Research and investments in innovative materials could improve infrastructure longevity and resilience
Washington, D.C. – U.S. Senators Susan Collins (R-ME) and Sheldon Whitehouse (D-RI) introduced the Innovative Materials for America’s Growth and Infrastructure Newly Expanded (IMAGINE) Act, bipartisan legislation to encourage research and deployment of innovative construction materials in transportation and water infrastructure projects nationwide. Investing in new techniques and materials could help extend the life of critical public works that draw increasingly poor ratings for condition and performance.
The bill would fund research into new materials and building techniques, and would spur federal investment in bridge and water infrastructure projects that utilize innovative materials, prioritizing coastal and rural projects. The legislation also would create a task force to examine standards and methods used to assess the federal government’s approval of materials for infrastructure projects.
“Engineers in Maine and across the country are developing exciting new ways to improve our infrastructure by using innovative, resilient, and cost-effective materials and techniques, including those found in the forest products industry,” said Senator Collins. “The University of Maine’s Advanced Structures and Composites Center is at the forefront of efforts to use 3D printing, cellulose, and other cutting-edge materials and techniques to transform every sector of our economy, from manufacturing to our transportation network. The invaluable work being done by the recently-established Transportation Infrastructure Durability Center, a consortium of universities led by UMaine, would also benefit from the investments included in the bill. The IMAGINE Act will help foster this important research and translate it into practice.”
“American infrastructure is ready for a once-in-a-generation modernization. To get it right, we need to use the most durable, cost-effective composite materials available to rebuild roads, bridges, water systems, and other key infrastructure,” said Senator Whitehouse. “Our bipartisan bill will literally help build back better.”
“The IMAGINE Act will be critical to maintaining U.S. technological leadership in the advanced materials space, and the stakes are very high. New construction is expected to be worth $1.5 trillion in the U.S. in 2022, and the construction industry is worth more than 10% of the world GDP,” said Dr. Habib J. Dagher, Executive Director of the Advanced Structures and Composites Center at the University of Maine. “Developing construction materials that are environmentally friendly, lighter, faster to install, and that will last longer will create jobs, save taxpayer dollars, and improve the safety of the traveling public. Can we IMAGINE bridges that can be built in days using materials that last decades with little maintenance? We applaud Senator Collins and her colleagues for challenging America's best engineers and scientists to IMAGINE."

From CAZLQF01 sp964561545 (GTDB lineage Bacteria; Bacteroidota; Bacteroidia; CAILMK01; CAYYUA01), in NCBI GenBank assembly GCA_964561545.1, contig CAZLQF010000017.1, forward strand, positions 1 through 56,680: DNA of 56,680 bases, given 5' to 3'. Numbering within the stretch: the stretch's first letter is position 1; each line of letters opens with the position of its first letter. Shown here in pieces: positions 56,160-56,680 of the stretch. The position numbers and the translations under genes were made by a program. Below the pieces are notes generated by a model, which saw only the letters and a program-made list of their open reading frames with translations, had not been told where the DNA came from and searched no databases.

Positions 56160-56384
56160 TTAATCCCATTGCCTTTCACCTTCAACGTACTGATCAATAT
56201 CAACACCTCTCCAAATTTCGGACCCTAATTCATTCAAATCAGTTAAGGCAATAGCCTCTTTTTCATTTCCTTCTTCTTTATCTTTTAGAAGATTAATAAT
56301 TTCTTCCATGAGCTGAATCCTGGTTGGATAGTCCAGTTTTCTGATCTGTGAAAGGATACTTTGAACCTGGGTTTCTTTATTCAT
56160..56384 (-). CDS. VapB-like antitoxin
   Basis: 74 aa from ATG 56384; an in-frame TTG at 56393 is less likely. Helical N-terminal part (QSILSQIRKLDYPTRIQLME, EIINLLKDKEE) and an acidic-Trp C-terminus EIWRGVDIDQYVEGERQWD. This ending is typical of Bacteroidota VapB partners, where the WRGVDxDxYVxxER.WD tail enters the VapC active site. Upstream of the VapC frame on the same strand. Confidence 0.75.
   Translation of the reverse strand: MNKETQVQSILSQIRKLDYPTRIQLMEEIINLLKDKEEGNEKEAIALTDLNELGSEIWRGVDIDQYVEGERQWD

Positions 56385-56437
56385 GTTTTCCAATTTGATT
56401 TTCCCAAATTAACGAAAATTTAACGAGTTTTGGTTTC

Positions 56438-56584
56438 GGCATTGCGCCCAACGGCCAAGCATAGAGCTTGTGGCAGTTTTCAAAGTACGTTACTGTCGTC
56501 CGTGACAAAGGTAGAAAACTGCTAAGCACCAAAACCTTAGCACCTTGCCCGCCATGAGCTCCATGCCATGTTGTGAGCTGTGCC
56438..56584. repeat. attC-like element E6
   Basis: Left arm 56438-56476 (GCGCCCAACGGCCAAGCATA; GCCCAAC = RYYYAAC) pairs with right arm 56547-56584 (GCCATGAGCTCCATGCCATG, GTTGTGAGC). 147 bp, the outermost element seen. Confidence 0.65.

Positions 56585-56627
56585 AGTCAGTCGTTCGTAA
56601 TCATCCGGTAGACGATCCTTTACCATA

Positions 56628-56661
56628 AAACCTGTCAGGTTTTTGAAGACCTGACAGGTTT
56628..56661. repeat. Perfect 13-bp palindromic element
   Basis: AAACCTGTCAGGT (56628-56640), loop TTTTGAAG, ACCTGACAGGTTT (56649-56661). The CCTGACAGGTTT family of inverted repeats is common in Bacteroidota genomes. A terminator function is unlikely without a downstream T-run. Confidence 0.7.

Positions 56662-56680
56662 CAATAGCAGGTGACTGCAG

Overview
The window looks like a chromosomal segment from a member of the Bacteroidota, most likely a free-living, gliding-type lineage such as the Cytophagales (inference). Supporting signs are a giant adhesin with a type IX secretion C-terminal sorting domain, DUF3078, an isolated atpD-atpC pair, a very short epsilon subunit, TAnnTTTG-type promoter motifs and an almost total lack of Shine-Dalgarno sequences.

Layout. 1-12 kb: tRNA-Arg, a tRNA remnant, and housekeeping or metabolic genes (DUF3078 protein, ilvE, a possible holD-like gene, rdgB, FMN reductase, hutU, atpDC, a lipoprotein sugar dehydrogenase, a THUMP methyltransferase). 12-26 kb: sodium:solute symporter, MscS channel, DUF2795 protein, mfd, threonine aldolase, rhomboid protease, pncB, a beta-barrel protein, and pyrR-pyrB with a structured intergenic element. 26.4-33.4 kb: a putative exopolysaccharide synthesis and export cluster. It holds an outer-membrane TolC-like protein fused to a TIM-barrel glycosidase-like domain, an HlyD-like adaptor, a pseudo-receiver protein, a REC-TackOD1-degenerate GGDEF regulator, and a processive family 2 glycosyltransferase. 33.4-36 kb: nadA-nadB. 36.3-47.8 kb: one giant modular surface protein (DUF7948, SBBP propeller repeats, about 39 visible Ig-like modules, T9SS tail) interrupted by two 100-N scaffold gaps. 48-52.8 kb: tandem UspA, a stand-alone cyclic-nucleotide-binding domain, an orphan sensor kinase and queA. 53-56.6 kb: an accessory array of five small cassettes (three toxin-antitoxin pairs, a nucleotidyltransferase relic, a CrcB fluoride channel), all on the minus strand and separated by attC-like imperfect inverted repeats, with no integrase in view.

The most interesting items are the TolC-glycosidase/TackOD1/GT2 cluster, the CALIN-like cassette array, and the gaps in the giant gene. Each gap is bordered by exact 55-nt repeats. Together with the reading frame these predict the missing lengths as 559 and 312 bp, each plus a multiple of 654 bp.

“The American Composites Manufacturers Association applauds the leadership of Senator Whitehouse and Senator Collins,” stated American Composites Manufacturers Association Vice President John Busel. “The IMAGINE Act will advance and integrate innovative technologies and materials such as fiber reinforced polymer composites to sustainably rebuild our infrastructure and revitalize the U.S. economy.”
The IMAGINE Act would encourage the development of materials such as high-performance asphalt mixtures and concrete formulations, geo-synthetic materials, advanced alloys and metals, reinforced polymer composites, aggregate materials, and advanced polymers.
One provision of the bill would call on the Transportation Secretary to form innovative material hubs throughout the country to continue to drive research into uses of innovative materials in infrastructure projects. The provision was inspired by the success of regional manufacturing clusters – like advanced composites makers in Maine – that have leveraged their innovations and expertise to grow their industry.
Click HERE to read a summary of the bill.